New airport fire station built to handle growth

By Isaac Bonnell

After years of planning, the Port of Bellingham officially opened its new $2.7 million Airport Rescue Firefighting Station Aug. 11. 

“This is going to significantly improve the efficiency of our emergency response and will be a great place for our airport rescue fire fighters to work,” said Commission President Scott Walker in a statement.

The 7,550-square-foot building is larger than the previous station, which housed two fire trucks and was located farther from the tarmac. The port began planning the new facility in 2003 and later received 95 percent of the project funding from the Federal Aviation Administration.

The facility is also built to meet a higher level of airport traffic, said Aviation Director Art Choat. For its current size, Bellingham International Airport is required by the FAA to have two fire trucks on hand. The new station houses three fire engines, a staff of nine and will be able to accommodate years of growth at the airport.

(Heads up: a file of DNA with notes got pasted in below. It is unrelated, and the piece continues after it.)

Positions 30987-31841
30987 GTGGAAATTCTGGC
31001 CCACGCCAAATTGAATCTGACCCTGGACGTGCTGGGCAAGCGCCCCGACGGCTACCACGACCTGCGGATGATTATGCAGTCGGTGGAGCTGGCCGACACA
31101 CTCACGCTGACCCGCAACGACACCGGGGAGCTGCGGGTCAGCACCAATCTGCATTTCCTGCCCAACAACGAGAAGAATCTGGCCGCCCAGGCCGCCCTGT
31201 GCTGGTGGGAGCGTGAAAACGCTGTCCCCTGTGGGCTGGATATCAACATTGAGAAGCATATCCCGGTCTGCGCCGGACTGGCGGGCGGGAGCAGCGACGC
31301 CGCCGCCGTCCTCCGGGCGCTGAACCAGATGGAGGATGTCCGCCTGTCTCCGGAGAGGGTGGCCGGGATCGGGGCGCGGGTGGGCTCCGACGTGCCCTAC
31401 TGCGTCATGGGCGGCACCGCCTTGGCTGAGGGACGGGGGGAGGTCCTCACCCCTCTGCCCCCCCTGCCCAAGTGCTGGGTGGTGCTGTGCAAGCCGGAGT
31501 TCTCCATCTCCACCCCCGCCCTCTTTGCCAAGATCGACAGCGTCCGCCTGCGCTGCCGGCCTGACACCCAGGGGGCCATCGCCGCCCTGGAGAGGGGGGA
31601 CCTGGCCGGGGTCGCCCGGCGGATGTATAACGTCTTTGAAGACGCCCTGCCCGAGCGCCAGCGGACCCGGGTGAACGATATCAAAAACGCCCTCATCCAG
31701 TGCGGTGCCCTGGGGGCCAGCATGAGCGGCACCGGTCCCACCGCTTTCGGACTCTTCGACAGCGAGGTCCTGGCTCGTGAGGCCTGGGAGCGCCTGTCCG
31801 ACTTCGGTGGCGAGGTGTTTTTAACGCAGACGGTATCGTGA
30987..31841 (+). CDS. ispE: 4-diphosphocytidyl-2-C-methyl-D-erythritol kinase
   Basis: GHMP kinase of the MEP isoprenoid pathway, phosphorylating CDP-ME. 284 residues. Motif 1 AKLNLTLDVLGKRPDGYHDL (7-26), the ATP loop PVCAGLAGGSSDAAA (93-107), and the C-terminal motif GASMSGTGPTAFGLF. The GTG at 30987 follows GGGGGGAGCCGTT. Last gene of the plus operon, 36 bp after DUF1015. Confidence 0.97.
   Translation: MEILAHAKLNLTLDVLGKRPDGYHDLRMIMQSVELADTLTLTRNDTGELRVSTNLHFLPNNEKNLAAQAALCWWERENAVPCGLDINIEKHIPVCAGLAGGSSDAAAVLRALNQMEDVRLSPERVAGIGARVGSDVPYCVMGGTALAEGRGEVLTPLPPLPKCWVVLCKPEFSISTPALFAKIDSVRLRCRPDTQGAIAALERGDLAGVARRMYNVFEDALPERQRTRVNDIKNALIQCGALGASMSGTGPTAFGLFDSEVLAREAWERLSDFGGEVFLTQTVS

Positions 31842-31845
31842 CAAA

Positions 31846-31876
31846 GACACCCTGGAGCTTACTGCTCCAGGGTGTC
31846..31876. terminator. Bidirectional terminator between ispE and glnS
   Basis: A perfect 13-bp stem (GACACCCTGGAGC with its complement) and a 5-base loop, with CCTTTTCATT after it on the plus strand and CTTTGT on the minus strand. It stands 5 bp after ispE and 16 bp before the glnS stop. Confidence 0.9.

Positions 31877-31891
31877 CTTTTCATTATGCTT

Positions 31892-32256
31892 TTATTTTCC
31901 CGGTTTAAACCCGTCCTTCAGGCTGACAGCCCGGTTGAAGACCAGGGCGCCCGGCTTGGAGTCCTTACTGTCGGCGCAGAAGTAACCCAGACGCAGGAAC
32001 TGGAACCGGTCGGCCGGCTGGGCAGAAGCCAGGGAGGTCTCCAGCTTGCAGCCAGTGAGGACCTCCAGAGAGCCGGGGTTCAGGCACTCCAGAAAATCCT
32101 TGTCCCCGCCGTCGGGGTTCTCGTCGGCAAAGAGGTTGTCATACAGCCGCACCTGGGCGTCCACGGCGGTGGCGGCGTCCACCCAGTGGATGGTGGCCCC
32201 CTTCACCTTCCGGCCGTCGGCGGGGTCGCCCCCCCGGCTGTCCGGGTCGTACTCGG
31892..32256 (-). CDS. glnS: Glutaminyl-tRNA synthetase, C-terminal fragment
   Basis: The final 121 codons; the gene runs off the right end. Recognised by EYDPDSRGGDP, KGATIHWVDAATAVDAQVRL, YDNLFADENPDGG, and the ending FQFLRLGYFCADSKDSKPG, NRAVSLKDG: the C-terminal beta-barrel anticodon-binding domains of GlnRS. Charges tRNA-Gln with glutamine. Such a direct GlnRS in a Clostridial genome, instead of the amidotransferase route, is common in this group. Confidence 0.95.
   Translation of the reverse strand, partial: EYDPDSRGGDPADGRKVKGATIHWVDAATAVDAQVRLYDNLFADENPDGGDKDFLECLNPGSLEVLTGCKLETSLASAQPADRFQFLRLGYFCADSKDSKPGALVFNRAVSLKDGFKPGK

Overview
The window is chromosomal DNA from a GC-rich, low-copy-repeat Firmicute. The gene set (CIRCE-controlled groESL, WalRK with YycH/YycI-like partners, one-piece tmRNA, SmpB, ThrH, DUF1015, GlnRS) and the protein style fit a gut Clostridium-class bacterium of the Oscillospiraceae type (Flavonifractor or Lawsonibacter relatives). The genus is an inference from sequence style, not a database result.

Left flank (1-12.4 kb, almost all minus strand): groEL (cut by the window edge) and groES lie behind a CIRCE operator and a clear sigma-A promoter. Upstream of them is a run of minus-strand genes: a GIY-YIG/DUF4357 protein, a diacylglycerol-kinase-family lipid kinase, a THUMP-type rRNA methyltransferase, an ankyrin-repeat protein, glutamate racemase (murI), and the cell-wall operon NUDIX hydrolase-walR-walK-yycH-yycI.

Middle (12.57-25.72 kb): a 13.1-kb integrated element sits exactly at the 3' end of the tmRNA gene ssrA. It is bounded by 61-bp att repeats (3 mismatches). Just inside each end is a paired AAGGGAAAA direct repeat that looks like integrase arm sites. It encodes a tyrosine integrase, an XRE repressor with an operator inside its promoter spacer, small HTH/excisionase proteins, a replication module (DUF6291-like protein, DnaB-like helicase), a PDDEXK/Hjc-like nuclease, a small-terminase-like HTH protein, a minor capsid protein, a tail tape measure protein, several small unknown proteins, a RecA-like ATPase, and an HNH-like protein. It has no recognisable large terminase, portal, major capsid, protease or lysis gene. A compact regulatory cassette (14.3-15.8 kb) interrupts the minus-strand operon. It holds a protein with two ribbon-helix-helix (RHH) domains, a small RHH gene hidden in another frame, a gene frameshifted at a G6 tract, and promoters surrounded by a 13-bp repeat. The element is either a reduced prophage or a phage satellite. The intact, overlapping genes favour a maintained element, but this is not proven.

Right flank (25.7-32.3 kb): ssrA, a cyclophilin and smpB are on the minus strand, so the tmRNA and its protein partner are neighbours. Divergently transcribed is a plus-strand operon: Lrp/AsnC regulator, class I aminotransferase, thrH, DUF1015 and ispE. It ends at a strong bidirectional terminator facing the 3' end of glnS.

“The FAA knows we’re growing,” Choat said. “It’s not if we get that big, but when.”

Aviation Director Art Choat
Aviation Director Art Choat

In July, the airport set a new record, averaging 1,000 departing passengers a day, said Commissioner Walker during a ribbon-cutting ceremony.

To date, no major accidents have happened at the airport, Choat said. Several small planes have been forced to land without landing gear and a larger plane once slid off the end of the runway and sunk into the mud, but that is the extent of accidents at the airport.

“We’ve been very fortunate,” he said. “Flying is very safe — statically safer than driving.”

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